Wednesday, 28 May 2008

Blogo por Gaeloj en Nor-Ameriko Glór na nGael:

Mar is eol do chách faoin am seo, eagraíodh comhdháil dheireadh seachtaine i Nua Eabhrach le déanaí chun plé a dhéanamh ar fhorbairt na Gaeilge i dtuaisceart Mheiriceá. Bhí freastal iontach maith ar an gcomhdháil agus labhair daoine faoin a gcuid oibre agus na dúshláin atá rompu sna blianta amach romhainn. Rinneadh an tuafás plé faoi na nithe atá bainte amach le blianta beaga anuas agus ar na deacrachtaí atá le sárú má tá dul chun cinn le déanamh. Mar shampla míníodh nach acmhainn do ghrúpaí deonacha atá ag múineadh na Gaeilge i Mheiriceá tabhairt faoi nithe eile tábhachta, ina measc, foinsí maoinithe a lorg agus iarratais a scíobh do dheontais.

Tógadh cinneadh ag deireadh na comhdhála gur chóir “foram plé ar-líne” de chineál éigin a oscailt agus ligint dóibh siúd a d’fhreastal ar an gcomhdháil (agus daoine nár éirigh leo freastal uirthi) a dtuairimí a nochtadh faoi bhunú struchtúir “scáthghrúpa” a fheidhmeodh ar son na grúpaí eagsúla ar fud S.A.M.

Beidh tréimhse sealadach ag 3 sheachtain ag an mblogspota agus ag deireadh an tréimhse sin cuirfear na motlaí uile le chéile agus tógfar cinneadh faoin gcéad chéim eile. Más cinneadh é scáthghrúpa a eagrú beidh Glór na nGael sásta bheith mar áisitheoir do chruinniú eile agus déanfar na socruithe cuí.

Cuirtear fáilte roimh thuairimí…………….

Kunveno de la Skotoj la Victoria Star:

The weekend Gathering of the Scots, now in its 7th year, begins with the golf and continues with “The Friday Evening Social” at Perth-Andover’s Castle Inn where the Perth-Andover based Southern Victoria Pipe Band will start the evening with a courtyard performance followed by the Celtic sounds of Montreal-based Alan Train and Halifax entertainer ChadTetford. Rothesay’s Gaelic Breacan Dancers will also be at the Castle this year with the possibility of a surprise magic performance….

…Whisky and Beer tasting sessions are always popular and there will be short sessions on Scotland’s native Gaelic language, on playing the highland bagpipes and the popular Highland Dance workshop.

Skotgaela Televido la Press & Journal:

...Take heed, ye who are Gaelic programme makers. Your shows cannot ever achieve the possible viewing figures until they make grittier programmes in which the players use language and encounter situations closer to the real life of the common five-eights. Ordinary people swear like troopers – troopers with their bits caught in their zips. Our, ahem, expressiveness is a fact of life.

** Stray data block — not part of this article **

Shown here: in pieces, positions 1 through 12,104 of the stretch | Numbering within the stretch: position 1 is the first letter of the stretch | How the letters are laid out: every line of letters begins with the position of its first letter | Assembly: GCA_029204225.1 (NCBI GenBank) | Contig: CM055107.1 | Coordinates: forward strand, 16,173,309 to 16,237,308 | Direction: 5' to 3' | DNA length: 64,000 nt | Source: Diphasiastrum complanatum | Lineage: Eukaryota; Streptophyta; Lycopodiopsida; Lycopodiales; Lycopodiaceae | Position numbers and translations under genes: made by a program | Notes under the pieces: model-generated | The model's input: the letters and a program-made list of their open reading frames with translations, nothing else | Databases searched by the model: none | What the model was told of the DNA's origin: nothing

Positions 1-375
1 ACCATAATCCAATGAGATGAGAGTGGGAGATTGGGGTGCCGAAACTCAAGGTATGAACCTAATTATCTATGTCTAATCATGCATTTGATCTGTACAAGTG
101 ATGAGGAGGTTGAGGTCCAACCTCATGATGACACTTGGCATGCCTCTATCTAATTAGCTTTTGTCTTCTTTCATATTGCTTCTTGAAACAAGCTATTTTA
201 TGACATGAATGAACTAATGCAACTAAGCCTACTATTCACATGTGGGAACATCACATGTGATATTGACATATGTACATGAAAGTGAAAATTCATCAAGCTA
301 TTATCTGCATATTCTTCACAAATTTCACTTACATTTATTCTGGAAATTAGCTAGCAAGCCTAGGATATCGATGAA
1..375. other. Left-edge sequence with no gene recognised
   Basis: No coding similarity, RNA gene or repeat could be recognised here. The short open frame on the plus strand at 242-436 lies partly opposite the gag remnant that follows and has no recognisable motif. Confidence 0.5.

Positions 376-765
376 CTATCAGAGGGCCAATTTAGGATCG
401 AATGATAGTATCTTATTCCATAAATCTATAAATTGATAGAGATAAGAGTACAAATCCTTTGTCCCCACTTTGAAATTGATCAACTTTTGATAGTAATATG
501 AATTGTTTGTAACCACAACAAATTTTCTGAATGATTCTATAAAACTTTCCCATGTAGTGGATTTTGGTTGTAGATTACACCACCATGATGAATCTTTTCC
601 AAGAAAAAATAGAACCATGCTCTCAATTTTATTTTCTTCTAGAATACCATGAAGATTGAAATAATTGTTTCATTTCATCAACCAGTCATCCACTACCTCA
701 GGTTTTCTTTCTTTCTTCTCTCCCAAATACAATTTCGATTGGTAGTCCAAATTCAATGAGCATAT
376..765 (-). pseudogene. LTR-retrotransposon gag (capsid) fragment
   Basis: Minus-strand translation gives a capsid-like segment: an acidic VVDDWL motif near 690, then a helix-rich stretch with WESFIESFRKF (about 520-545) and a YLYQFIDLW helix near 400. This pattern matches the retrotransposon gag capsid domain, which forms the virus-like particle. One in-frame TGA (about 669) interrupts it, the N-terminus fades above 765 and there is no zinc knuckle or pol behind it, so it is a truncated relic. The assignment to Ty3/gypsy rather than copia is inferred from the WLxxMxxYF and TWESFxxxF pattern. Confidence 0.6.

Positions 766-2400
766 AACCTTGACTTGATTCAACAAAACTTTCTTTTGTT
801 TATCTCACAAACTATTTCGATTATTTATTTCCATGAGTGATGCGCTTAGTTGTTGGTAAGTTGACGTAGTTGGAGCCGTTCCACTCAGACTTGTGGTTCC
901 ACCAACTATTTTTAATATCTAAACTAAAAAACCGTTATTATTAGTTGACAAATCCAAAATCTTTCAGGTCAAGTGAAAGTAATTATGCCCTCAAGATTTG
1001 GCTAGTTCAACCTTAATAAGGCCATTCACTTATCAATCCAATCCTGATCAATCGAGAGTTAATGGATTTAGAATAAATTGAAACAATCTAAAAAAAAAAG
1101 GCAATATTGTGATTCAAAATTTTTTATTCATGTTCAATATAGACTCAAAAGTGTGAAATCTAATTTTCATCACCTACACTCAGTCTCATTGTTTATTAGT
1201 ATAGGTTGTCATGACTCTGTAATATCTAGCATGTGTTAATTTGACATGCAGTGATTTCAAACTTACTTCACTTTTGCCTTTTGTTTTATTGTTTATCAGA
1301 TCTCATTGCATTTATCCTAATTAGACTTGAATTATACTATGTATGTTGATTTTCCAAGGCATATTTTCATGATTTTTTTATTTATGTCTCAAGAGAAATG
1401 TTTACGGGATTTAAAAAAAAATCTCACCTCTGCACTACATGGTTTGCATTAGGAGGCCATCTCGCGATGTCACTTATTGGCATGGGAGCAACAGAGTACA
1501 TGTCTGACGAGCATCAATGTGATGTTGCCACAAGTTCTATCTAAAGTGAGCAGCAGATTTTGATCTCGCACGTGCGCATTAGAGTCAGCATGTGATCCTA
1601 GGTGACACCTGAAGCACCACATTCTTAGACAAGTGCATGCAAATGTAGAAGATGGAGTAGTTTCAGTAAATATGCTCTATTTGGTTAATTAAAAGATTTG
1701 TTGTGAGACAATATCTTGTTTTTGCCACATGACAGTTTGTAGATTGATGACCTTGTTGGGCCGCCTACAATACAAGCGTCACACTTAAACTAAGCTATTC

Any drama, for instance, that would claim to be realistic would have to include such dialogue. Even Gaelic documentaries, well after the watershed, of course, should not skip all the fruitier parlance of the stressed crofter, fisherman or wind turbine erector. Otherwise, it will be boring.

I am not advocating end-to-end profanity, unless you are depicting the closed-doors sessions of the Stornoway councillors, in which case, yes, you would have to be realistic there, too…

Friday, 23 May 2008

Pedr ap Ioan

A Town councillor has demanded a Welsh translation service so he and other Welsh speakers can be understood during meetings.

The Plaid councillor took up his position on the council after this month's elections.

But when Pedr ap Ioan arrived for his first meeting at Kidwelly Town Council he was furious to find there was no provision for Welsh speakers.

Councillor ap Ioan, who represents Mynyddygarreg Ward, told fellow councillors: "It is my right as a Welsh speaker to be able to speak Welsh in the meetings.

"The council is supposed to have a Welsh language policy, but where is it? - I don't see it in action."

At the meeting, which was held in the Gwenllian Court Hotel, Councillor ap Ioan said he was disappointed there were no translation facilities for meetings. He is now demanding that a £50-a-time translator turns up for meetings.


…de la John O’Groat Journal:

The opposition in Caithness to the introduction of bilingual road signs risks giving the impression that the county is anti-Gaelic, it was claimed yesterday.

Those behind the successful bid to bring the Royal National Mod to the Far North in 2010 also fear the campaign endangers the cultural and financial spin-offs the area can secure from the event.

Well-known Gaelic singer and activist Raymond Bremner yesterday singled out for criticism Highland councillors who are pursuing moves to overturn the authority's policy of erecting bilingual signs in all areas.

While claiming the argument to oppose their introduction in Caithness is flawed, Mr Bremner believes the high-profile ongoing campaign is undermining the efforts to provide a welcoming image in the run-up to the Mod.

He said: "The councillors need to understand that if they keep going down this path they will be damaging the efforts we are making to promote Gaelic and to encourage as many people as possible to come to the Mod."

David Healy…kaj Irlandalingvo? la Ballymoney Times:

A row has erupted after a DUP councillor alleged a person wanting to speak to Moyle District Council was shown the 'red card' about a football competition being run by the Ulster Scots Agency involving Northern Ireland football star David Healy…

… Cllr McIlroy said the man was "trying to do something for the young people of Bushmills".
This summer David Healy will host a football skills course for children on behalf of the Ulster-Scots Agency.